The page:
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German singers in Italian repertoire are a recurrent issue in these pages. I have often praised the cleanliness of line and keenness on interpretation usual with singers this side of the Alps, but have also found their Lieder-singing  word-by-word tonal coloring intellectualized and unconvincing and there is also the problem with unsupported low register and/or hard high notes. On the other hand, when a German-school singer understands the differences in approach and has flexible enough a technique, the results can be uniquely compelling – and you just have to hear any of Brigitte Fassbaender’s Verdi recordings to hear what I am talking about.

This is why I was so curious to hear the Berlin Staatsoper’s new production of Tosca, featuring both Anja Kampe in the title role and Michael Volle as Baron Scarpia. Kampe is a singer for whom I have a soft spot, in spite of a sometimes unruly high register. Her Fidelio in Vienna last December made me fear for her vocal health, but her Sieglindes are always attractively sung, even in a not-so-good day. Reading that she would appear in this Tosca came as a surprise for me, but, even if you don’t hear that in her singing, she had indeed studied in Italy. Furthermore, she has performed Italian roles there, most notably at La Scala. The first thing that should be noted about her Tosca is the crystal-clear diction and the excellent Italian pronunciation. The second thing is that the sound is intrinsically un-Italianate: the whole range is homogeneous, even the very strong low notes are well connected, the middle register is lusciously warm and dark in an almost pellucid way and the acuti are not bright and vibrant, but felt-like and projecting rather on sheer volume than on radiance. Although the high notes are not her selling feature, she was shrewd enough to get away with tricky passages by lightening the tone and shortening note values with portamento. Her mezza voce can sound a bit on the colorless side, and yet it still benefits from the naturally beautiful tonal quality and I do believe that she would gain from using something similar in her German roles too. Many members of the audience have found her performance ill-informed in terms of style, too direct and sober in approach, too short in vocal glamor and too proper in terms of characterization. They might not be essentially wrong. However, I beg to differ in my appreciation. The almost classical shapeliness of her phrasing is musicianly and free of any vulgarity or cheap emotionalism. Besides, the warmth and fruitiness of her middle register made many usually neglected passages sound like music rather than the eligibility period for the next high note. Truth be said, when things got high and stayed high, the impression was of caution rather than abandon. But that really seemed a reasonable trade-off for me. I would say that a different conductor would have put all that in perspective. But let’s speak of the singers first.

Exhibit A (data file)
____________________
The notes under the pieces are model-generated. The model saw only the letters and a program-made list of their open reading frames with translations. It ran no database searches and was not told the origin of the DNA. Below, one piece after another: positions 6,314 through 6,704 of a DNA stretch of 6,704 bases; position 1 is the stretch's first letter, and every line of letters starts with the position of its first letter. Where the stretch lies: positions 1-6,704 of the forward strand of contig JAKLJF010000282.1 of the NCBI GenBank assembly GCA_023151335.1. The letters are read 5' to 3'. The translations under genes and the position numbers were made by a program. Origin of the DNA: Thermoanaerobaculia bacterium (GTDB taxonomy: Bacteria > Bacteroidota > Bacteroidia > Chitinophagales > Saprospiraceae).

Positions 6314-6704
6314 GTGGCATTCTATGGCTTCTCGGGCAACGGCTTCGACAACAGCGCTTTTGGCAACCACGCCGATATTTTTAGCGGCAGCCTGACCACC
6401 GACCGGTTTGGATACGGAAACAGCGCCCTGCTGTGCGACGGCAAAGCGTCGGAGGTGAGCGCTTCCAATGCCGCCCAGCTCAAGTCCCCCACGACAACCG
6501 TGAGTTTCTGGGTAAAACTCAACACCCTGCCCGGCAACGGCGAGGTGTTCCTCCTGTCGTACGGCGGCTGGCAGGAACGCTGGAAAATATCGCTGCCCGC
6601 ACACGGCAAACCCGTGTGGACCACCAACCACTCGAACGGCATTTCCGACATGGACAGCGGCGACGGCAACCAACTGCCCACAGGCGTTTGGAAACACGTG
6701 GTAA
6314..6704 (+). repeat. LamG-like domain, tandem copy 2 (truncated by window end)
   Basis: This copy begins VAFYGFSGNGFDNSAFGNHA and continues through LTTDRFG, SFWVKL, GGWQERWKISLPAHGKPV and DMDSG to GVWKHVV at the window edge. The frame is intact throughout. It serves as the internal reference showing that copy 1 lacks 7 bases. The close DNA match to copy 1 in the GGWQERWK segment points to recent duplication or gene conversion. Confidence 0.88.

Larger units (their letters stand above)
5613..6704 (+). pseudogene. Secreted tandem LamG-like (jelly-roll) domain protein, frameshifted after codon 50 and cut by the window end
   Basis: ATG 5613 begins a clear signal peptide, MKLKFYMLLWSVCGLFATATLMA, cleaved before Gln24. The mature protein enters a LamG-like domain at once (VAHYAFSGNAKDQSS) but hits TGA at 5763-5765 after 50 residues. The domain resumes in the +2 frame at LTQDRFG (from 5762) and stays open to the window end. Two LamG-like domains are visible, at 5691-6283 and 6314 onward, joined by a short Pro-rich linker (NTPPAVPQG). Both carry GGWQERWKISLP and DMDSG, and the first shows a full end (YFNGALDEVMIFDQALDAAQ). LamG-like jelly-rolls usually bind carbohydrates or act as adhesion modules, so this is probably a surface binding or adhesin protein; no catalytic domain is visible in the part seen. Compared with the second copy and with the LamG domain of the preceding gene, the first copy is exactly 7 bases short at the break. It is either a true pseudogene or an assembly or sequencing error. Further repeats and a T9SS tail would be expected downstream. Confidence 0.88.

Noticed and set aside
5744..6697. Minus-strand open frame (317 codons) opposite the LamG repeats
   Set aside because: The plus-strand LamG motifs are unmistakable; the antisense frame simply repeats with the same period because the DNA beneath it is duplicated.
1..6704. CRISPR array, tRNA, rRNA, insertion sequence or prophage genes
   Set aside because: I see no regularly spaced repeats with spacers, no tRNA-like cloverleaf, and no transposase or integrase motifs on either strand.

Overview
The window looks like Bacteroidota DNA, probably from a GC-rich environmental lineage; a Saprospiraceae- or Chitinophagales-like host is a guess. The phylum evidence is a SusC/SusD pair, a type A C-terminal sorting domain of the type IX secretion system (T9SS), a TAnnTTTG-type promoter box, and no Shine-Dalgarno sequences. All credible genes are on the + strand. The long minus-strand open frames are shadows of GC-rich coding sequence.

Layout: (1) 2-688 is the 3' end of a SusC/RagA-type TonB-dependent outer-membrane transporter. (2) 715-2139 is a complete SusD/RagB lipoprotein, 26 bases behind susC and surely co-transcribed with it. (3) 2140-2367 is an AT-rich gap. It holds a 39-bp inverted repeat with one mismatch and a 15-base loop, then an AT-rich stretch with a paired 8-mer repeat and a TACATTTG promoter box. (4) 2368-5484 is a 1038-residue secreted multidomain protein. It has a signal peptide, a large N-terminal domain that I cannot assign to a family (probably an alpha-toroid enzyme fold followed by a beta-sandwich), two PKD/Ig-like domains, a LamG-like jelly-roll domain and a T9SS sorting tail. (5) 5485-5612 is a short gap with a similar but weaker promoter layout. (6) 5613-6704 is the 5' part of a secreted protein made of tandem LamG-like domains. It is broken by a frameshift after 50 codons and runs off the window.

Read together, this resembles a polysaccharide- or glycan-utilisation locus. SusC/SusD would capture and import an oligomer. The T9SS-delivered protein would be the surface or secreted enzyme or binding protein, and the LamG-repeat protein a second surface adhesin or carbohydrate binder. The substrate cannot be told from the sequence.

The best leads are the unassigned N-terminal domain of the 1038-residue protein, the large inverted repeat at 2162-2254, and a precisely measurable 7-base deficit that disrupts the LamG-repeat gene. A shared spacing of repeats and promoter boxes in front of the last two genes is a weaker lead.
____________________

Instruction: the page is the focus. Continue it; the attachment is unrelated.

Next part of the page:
When it comes to Michael Volle, I am not so sure that the Italian excursion has truly paid off. First, his Italian is not natural as this evening’s prima donna. Second, his bad-guy expressive tool involve lots of snarling and the kind of hectoring that brings about either a overly forward or alternately woolly and gray-toned quality to more outspoken passages. At some point, he sounded plainly tired. Moreover, his interpretation was a series of variations of villainy. While singers like Ruggiero Raimondi could find a patrician quality that gave his Scarpia more three-dimensionality, or that even an exotic name such as Dietrich Fischer-Dieskau brought about an eerily psychopathic side to the character, Volle pressed the same bad-and-loving-it key the whole evening and finally suggested telenovela rather than verismo.

There was one true Italian singer in the cast, Barenboim’s official “tenore”, Fabio Sartori. As always, it is a very rich and powerful voice, and he has more nuance that many other tenors in this repertoire. However, his singing has developed some sort of whimpering quality that becomes bothersome after a while. Also, he is not really engaged dramatically speaking, and his attempts of rising the emotional temperature invariably sounded calculated. Among the minor roles, Jan Martinik deserves praises for his unexaggerated Sacristan, his nobility of tone being no obstacle for a character role.

This is the first time Daniel Barenboim has conducted an opera by Puccini. And one can see that in the evident care he has taken with the score: all effects are cleanly understood and played out, the orchestra has a Wagnerian, Musikdrama-ish narrative quality and there is an evident intent of avoiding kitsch. Good as these intentions are, they ended on overcooking the procedures: everything was so intense and bright and forceful that you would take five minutes to adapt to it and notice that there was no progression in atmosphere, no increase in tension: it all sounded uniformly loud and driven. Except in what regarded pace – since the orchestral fireworks followed a logic of its own, it did not necessarily matched the tempo of the stage action. Worse: it seemed to be operating in an universe completely apart of the singers. The result was ultimately schizophrenic rather than heightened in expression by the combined work of all its elements.